Here, the “house” is meant as the underground world—the “House” of Hades—where day and night spend their off hours, but Mattievitch intends for us to read this literally as a physical building with a semi-subterranean structure, while also asking us to take Atlas symbolically, as a mountain. Thus, for him, the description of the Titan Atlas holding up the heavens near the Gate of Hades at the edge of the world is “really” a depiction of Peru’s Old Temple at Chavín de Huántar, with its underground passages, located before the Andes Mountains, which he identifies with Atlas. It is a case of special pleading, where the symbolic and literal aspects are chosen solely for the convenience of the author. Needless to say, the Old Temple did not have a giant bronze threshold, as bronze wasn’t known to the Chavin people.
The Old Temple features images of a jaguar god, whose smiling visage and distinctive fangs Mattievitch assumes were brought to Peru by the Greeks from their own image of the Gorgon, a monster whose face is modeled on that of the lion in ancient Near Eastern art. Fangs are of course not unique to lions or jaguars and require no such connection, but Mattievitch appears to ignore the process of development of the Gorgon image, which underwent many metamorphoses. Many scholars have connected (at some remove) the Gorgon’s distinctive snake hair and grimace to Mesopotamian images of the decapitated Humbaba, the giant whose face had wild hair, teeth, and beard, depicted as entrails. In the seventh century BCE, Medusa was depicted as a female version of a centaur, and in possible connection with Humbaba, some Archaic images even show her severed head as bearded. At any rate, Chavín de Huántar is probably older than the classic version of Medusa’s snaky semi-leonine visage, but the similarities are only astonishing if you do not consider jaguars and lions to be very similar.
There remains to dispense with Mattievitch’s final piece of evidence, which either he or the Epoch Times has apparently misunderstood:
A later Chavin myth about the god Huari is a Peruvian version of the Greek myth of Perseus, Mattievich said. The local people are said to have invited Huari to a feast, planning to trap and kill him there. Huari saw through the ploy, however, and turned them all to stone. The feast and the subsequent petrification is said to have occurred at the Chavin de Huantar.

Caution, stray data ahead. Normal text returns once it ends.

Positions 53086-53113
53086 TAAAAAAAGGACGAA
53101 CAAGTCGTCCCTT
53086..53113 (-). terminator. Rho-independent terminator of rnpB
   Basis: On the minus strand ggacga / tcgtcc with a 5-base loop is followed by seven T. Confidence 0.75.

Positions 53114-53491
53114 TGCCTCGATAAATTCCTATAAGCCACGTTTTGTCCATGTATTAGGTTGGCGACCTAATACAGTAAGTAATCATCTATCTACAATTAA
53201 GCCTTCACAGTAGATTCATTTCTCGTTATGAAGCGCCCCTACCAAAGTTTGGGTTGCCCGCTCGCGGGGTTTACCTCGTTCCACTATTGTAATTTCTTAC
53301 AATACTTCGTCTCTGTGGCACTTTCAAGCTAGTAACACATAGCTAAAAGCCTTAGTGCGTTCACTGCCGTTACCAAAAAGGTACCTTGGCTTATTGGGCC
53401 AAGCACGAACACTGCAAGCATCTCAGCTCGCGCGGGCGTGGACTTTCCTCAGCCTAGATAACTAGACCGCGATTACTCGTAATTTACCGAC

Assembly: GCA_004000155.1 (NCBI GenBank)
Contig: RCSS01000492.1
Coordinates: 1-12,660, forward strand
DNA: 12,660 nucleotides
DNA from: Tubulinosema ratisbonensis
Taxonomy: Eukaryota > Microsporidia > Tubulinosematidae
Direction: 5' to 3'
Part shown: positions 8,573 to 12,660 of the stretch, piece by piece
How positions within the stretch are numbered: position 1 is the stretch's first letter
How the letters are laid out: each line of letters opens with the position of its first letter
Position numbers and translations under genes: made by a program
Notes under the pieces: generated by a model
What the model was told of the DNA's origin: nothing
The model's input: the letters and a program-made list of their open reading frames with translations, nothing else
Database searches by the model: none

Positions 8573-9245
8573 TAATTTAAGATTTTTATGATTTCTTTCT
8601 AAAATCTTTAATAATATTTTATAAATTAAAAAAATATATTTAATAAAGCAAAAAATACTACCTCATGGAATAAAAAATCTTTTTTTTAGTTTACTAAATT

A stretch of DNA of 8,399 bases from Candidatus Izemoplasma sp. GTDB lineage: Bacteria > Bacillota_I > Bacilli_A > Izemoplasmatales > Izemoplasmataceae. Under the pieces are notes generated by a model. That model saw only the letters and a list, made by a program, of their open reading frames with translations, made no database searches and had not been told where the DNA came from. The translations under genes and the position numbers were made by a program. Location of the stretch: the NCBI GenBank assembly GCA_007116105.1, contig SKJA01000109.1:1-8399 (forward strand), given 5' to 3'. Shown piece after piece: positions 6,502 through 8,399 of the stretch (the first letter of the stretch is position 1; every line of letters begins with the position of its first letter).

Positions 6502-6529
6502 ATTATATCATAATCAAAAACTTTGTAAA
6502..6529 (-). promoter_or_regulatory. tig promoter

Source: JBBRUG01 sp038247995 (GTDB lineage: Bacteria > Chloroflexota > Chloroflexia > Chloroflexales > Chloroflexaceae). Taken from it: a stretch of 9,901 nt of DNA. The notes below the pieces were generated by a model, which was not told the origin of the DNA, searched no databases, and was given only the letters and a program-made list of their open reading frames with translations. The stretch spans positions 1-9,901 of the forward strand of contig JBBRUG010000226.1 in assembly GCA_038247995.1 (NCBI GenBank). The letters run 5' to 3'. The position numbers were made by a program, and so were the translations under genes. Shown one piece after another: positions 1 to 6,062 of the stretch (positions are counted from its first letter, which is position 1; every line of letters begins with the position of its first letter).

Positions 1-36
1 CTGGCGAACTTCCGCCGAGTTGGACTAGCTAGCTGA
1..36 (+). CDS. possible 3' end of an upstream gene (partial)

Huari (Wari) is a culture, not a god, and the story seems to be mangled from one told of Tunupa (conflated with Viracocha, possibly the staff god of Wari) by Don Juan de Santa Cruz Pachacuti, the author of the Relation of the Antiquities of the Kingdom of Peru, written sometime between 1613 and 1630—hardly a genuine Chavín source! Mercifully, Clements R. Markham translated this text so I don’t have to:
On another occasion they say that he began to preach with loving words, in a town where they were holding a great festival and banquet to celebrate a wedding, and they would not listen to the preaching of Tonapa. For this they were cursed and turned into stones, which may be seen to this day. The same thing happened in Pucara and other places. They further say that this Tonapa, in his wanderings, came to the mountains of Caravaya, where he erected a very large cross…
Tunupa also turned the people of Tiwanaku to stone for failing to heed his preaching, thus accounting for the great many statues found in that city, according to Pachacuti. This was not actually a myth about a banquet but a callback to the ancient belief that the creator god, Tunupa or Viracocha, had turned the failed first creation to stone.
Mattievitch interpolated into the banquet story an attack on Tunupa from a subsequent incident when he was taken prisoner and condemned to death while carrying his cross—a clear Christian interpolation. Mattievitch asks us to read his mangled and conflated story as a reflection of Perseus’ dinner with Polydektes, where that evil king tried to kill Perseus by requesting the head of the Gorgon as a wedding gift. When Perseus obtained the head, he gained the power to turn men to stone. This story bears virtually no similarity to Tunupa’s tale—and indeed in Apollodorus (Library 2.4.2) doesn’t feature a banquet at all—and at any rate the Peruvian story had been both Christianized and harmonized with European storytelling conventions anyway.
In short, the only way Mattievitch’s claims hold up is to be completely ignorant of the texts they claim to elucidate.
I am an author and researcher focusing on pop culture, science, and history. Bylines: New Republic, Slate, etc. There's more about me in the About Jason tab.